UACES Facebook Added Sugars Can Contribute to Health Problems

Added Sugars Can Contribute to Health Problems

Added sugars are called by many different names.

TEXARKANA, Ark. –

Americans are on a sugar high. We consume too much added sugar that can contribute to health problems such as weight gain and obesity, type 2 diabetes, and heart disease. We can live healthier, longer lives by deciding to move more and eat better, which includes consuming fewer calories from added sugars.

Added sugars are called by many different names. Examples of added sugars seen on ingredient labels according to the 2015-2020 Dietary Guidelines for Americans, that can be listed as an ingredient include brown sugar, corn sweetener, corn syrup, dextrose, fructose, glucose, high-fructose corn syrup, honey, invert sugar, lactose, malt syrup, maltose, molasses, raw sugar, sucrose, trehalose, and turbinado sugar. One place you might find added sugars is in fruit juice or drinks. When juices are consumed, they should be 100% juice, without added sugars. This is also true for canned fruit. Choose the option that is lowest in added sugars.

Sweetened juice drinks are considered to be sugar-sweetened beverages rather than fruit juice because they are primarily composed of water with added sugars, such as syrups and other caloric sweeteners.

When sugars are added to foods and beverages to sweeten them, they add calories without contributing essential nutrients. Consumption of added sugars can make it difficult for individuals to meet their nutritional needs while staying within calorie limits. Naturally occurring sugars, such as those in fruit or milk, are not added sugars.

We should strive to limit added sugars to less than 10 percent of calories per day. A larger percentage than this will make it harder to achieve a healthy diet for the day and you could be consuming fewer nutrient-dense food and unhealthy beverage choices. The recommendation to limit added sugars to no more than 10 percent of calories is a target that applies to all calorie levels to help individuals move toward healthy eating patterns within calorie limits.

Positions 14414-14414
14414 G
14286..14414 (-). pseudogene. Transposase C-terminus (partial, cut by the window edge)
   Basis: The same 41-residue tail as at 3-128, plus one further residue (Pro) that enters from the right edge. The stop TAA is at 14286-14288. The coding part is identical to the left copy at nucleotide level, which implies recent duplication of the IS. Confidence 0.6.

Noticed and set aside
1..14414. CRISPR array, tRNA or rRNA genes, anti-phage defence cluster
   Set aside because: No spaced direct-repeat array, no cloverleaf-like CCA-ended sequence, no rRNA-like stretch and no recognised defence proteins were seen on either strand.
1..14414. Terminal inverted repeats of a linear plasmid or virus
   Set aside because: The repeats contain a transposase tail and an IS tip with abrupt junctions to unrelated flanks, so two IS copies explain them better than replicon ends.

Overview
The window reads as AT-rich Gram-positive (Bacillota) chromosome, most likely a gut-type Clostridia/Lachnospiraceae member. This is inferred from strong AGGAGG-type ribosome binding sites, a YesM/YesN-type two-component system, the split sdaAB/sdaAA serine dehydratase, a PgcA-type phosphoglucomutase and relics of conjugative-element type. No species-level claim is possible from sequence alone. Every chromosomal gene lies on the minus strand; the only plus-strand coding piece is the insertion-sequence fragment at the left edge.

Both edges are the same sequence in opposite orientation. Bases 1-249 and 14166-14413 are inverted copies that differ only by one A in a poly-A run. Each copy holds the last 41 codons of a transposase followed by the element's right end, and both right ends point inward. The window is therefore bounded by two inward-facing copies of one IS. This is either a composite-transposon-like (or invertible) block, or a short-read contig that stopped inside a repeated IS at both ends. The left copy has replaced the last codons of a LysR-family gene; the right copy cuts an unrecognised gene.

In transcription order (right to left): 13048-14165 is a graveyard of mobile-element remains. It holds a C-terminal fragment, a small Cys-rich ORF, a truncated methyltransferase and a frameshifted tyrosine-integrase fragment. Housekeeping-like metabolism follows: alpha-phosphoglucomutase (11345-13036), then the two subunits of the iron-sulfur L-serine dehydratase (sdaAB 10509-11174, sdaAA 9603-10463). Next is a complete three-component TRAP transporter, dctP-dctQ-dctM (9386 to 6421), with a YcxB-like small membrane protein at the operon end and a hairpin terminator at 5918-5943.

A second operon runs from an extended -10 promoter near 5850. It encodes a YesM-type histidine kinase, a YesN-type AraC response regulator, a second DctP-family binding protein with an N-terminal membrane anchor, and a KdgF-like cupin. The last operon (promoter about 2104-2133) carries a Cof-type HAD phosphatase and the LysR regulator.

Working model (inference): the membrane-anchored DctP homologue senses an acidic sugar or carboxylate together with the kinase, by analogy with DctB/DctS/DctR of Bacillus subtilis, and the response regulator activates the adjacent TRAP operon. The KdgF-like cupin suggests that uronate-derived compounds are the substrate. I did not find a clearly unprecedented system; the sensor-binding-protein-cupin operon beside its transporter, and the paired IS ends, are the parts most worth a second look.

Learn how to reduce added sugars by identifying products that contain them. Some sources of added sugars are easy to identify and include sugary beverages (soda, fruit punch, sweet coffee and energy drinks), sugar coated breakfast cereal, chocolates, candy, pastries, cookies, and flavored yogurt.

By reading the ingredient list on your Nutrition Facts label, you may also be surprised at the foods you find them in. These include whole-grain cereals and granola, instant flavored oatmeal, granola bars, protein bars and cereal bars, pasta sauce, all types of condiments such as barbecue sauce, ketchup, and salad dressing.

Make healthier choices at the grocery store to limit your added sugars. Consume the above mentioned foods in moderation. When shopping read the nutrition label and eliminate those foods with added sweeteners and instead, chose healthier options. Instead of canned fruit, buy fresh or frozen. Then add it to your children’s lunch box or use it in baking or for meals. For example, instead of buying brown sugar instant oatmeal, add fresh or frozen blueberries, peaches or apples to your oatmeal. You will get added vitamins and minerals without the added sugars.

For more information, contact the Miller County Extension Office, 870-779-3609 or visit us in room 215 at the Miller County Courthouse. We're online at cdue@uaex.edu, on Facebook at UAEXMillerCountyFCS/CarlaDue, on Twitter @MillerCountyFCS or on the web at uaex.edu/Miller.

For a sweet treat without all the added sugars, try this recipe for Oatmeal Cookies. You can add in one half cup chopped nuts, coconut, dried fruit or chocolate chips. A great combination would be dried cranberries and white chocolate chips or raisins and chopped nuts.

Oatmeal Cookies

1 cup whole wheat flour

1 teaspoon baking powder

1/2 teaspoon cinnamon

3/4 cup brown sugar, packed

1/2 cup applesauce

2 tablespoons oil

1 egg

1 1/2 cup oats

In a small bowl, combine flour, baking powder, baking soda and cinnamon. Combine sugar, applesauce, oil and egg in a large bowl. Add the flour mixture and stir until combined. Stir in the oats and optional ingredients if desired. Refrigerate 30 minutes.

Preheat oven to 375 degrees. Spray a cookie sheet with non-stick cooking spray. Drop the batter by rounded tablespoons on the greased cookie sheet about 2 inches apart. Bake 8 -10 minutes or until golden brown. Let stand on cookie sheet for 4 minutes. Then remove onto wire racks to cool. Store in an airtight container.

By Carla Due
County Extension Agent - FCS
The Cooperative Extension Service
U of A System Division of Agriculture

Media Contact: Carla Due
County Extension Agent - FCS
U of A Division of Agriculture
Cooperative Extension Service
400 Laurel Street, Suite 215 Texarkana AR 71854
(870) 779-3609
cdue@uaex.edu

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